The Plague Within (2015) signaled the beginning of a new era for Paradise Lost. Coming off a four-album streak that explored the more melodic side of their Gothic metal tapestry, and a four-album exploration of ’80s new wave before that, The Plague Within saw the Halifax pentaverate delving back into the rawer, doomier sounds of their pre-Draconian Times (1995) output. 2017’s Medusa followed suite, bringing the band the closest they’d been to their long-disowned debut, Lost Paradise (1990) and drawing some baffling album of the year nominations in the process. Obsidian—the band’s sixteenth album overall—continues the nostalgic trend. Yet, it also comes off as a more progressive, rather than regressive, entry in Paradise Lost’s catalogue than either of its immediate predecessors.

Although not at all out of step with the quintet’s history, Obsidian is closer to something you might expect from My Dying Bride at this point, than anything Paradise Lost have put out for almost two-and-a-half decades. Paradise Lost have always been the one of the more upbeat and uplifting of the Gothic doom pioneers. Obsidian, however, is steeped in depressive melodrama. The album begins with a symphonic dirge, in the tellingly-titled “Darker Thoughts”, and the bleakness—along with a slew of sacrificial and suicidal imagery—hardly let up from there, before closing out in similar fashion with the mournful “Ravenghast”. If The Plague Within was the modern equivalent of Gothic (1991) and Medusa was Shades of God (1992), then Obsidian is very much the reincarnation of Icon (1993).

There’s also an obvious engagement with the darker side of  Christian iconography across the entire record, which, though effective, also seems pretty trite for a Goth/doom band at this point—especially one this deep into their career (but hey, I guess My Dying Bride are still at it as well, so I won’t hold it against them too much). Nick Holmes’s gruff delivery of the lyric “For Jesus Christ” is knowing enough to fall on the wholesome side of campy pastiche, rather than devolving into full-blown parody. Yet, whereas previous Paradise Lost record’s are often deceptively breezy, Obsidian’s overbearing penitence gets fairly tiring after a while—especially if you get the edition of the album with the two bonus tracks, which add a further eleven minutes of doom and gloom to the record, with nary a Bronski Beat cover in sight. Having said that, the first bonus track, “Hear the Night”would have made a welcome addition to the record proper—offering some brief, melodic respite from the surrounding, doom metal onslaught.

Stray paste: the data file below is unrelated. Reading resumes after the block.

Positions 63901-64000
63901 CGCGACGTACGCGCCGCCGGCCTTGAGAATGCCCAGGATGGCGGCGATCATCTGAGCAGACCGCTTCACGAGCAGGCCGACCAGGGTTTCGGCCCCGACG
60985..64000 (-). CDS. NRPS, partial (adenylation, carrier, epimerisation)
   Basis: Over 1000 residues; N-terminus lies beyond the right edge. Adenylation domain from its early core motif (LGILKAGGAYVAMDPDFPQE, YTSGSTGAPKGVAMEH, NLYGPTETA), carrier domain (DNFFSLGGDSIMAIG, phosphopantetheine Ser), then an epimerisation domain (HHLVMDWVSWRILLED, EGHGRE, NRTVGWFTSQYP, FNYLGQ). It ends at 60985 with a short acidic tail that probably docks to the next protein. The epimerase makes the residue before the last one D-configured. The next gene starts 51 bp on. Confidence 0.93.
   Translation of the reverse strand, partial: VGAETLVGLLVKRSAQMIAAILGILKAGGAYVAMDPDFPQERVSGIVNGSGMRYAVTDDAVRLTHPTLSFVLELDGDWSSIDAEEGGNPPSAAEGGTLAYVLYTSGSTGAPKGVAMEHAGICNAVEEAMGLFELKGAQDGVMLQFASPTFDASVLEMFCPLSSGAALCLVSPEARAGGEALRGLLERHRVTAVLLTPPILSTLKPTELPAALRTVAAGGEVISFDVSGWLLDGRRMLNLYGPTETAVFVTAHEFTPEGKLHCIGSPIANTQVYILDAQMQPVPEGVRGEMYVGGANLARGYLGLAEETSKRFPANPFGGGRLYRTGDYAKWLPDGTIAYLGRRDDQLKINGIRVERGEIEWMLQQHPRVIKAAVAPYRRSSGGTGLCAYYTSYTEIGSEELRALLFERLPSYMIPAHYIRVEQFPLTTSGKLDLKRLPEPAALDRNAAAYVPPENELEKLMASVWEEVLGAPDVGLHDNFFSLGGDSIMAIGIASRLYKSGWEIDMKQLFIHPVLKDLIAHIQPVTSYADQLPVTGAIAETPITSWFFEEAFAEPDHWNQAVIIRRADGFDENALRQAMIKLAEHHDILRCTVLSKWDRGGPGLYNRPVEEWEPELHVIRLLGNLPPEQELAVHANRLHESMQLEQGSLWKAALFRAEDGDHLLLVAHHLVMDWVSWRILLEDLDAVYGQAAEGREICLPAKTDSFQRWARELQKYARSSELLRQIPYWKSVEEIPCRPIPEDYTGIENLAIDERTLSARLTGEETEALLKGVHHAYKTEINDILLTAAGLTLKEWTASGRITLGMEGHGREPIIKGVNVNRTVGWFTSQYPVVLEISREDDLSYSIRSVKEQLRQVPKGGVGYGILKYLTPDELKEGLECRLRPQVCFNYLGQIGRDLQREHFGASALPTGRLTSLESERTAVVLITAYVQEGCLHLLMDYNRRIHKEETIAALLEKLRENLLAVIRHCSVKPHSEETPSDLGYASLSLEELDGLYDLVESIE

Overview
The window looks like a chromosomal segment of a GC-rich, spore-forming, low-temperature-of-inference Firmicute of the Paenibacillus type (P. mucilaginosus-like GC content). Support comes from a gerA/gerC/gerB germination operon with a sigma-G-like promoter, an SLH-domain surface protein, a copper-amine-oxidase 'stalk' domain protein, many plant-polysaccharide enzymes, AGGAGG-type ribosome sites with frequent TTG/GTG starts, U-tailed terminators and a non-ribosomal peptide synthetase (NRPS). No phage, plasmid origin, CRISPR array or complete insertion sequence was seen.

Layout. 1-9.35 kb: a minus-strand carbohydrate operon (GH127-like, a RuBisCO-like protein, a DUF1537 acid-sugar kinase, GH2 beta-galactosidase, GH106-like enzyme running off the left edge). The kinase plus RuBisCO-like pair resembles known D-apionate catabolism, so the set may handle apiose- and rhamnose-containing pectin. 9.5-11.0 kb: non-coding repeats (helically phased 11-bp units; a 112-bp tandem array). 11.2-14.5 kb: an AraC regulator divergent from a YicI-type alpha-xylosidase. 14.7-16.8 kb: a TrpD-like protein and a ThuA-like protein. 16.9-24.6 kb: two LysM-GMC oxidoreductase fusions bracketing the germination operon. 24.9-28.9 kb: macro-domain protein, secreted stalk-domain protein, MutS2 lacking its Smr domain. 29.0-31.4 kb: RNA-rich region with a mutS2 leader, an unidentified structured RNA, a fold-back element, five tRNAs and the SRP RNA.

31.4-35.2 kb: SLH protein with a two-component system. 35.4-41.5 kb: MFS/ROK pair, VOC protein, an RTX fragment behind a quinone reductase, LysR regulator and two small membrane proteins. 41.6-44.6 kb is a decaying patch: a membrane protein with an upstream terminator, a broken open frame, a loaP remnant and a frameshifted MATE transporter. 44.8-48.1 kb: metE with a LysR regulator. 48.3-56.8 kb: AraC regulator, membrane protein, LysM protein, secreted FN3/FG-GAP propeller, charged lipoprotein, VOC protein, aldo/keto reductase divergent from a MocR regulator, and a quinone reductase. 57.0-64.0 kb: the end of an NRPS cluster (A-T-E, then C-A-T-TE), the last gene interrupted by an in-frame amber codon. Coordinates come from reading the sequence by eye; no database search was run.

Despite all its regressivness, Obsidian is also, in some ways, the culmination of Paradise Lost’s exceptionally eclectic career. Along with the obvious evocations of the band’s early albums, the record also draws heavily upon aspects of their later career as well. There’s nothing as Depeche Mode-aping as 1999’s Host, nor, unfortunately, does any of the album’s material ever venture all that close to the stomping, Rammstein-esque bent of 2002’s Symbol of Life. “Forsaken”, however, comes pretty close, and a lot of the album’s mid section comes off like classic Paradise Lost run through a modern (i.e. 2005–2012/2015) filter. Lead single “Fall From Grace”, for example, sounds eerily similar to The Plague Within‘s front foot “No Hope In Sight”. Second single “Ghosts”, likewise, would fit in pretty snugly with the band’s later-mid-period output, as would the epic, hard(er)-hitting “Serenity”—the thick, rumbling bass of which, along with that of “Ending Days” constitutes a definite highlight. In fact, of all the previous Paradise Lost albums, Obsidian perhaps has the most in common with the eclecticism of Draconian Times, in terms of its approach, if not entirely sonically, or (quite) in terms of quality.

Yet, while Obsidian‘s more familiar material is perhaps also its strongest, the album is far more interesting when it deviates from the mould. It’s disappointing that the strings, introduced on “Darker Thoughts”, never show again, outside of some light smatterings of cello on “Ending Days”. Had Paradise Lost lent further into the symphonic approach they gesture toward during the album’s opening, they might have ended up with a far more distinct sounding record that what Obsidian ends up being; which is a solid and, consistently impressive record, but one which ultimately ends up being defined in terms of what came before, rather than where it’s headed.

Obsidian is out May 15 through Nuclear Blast.

 

 

 

 

 

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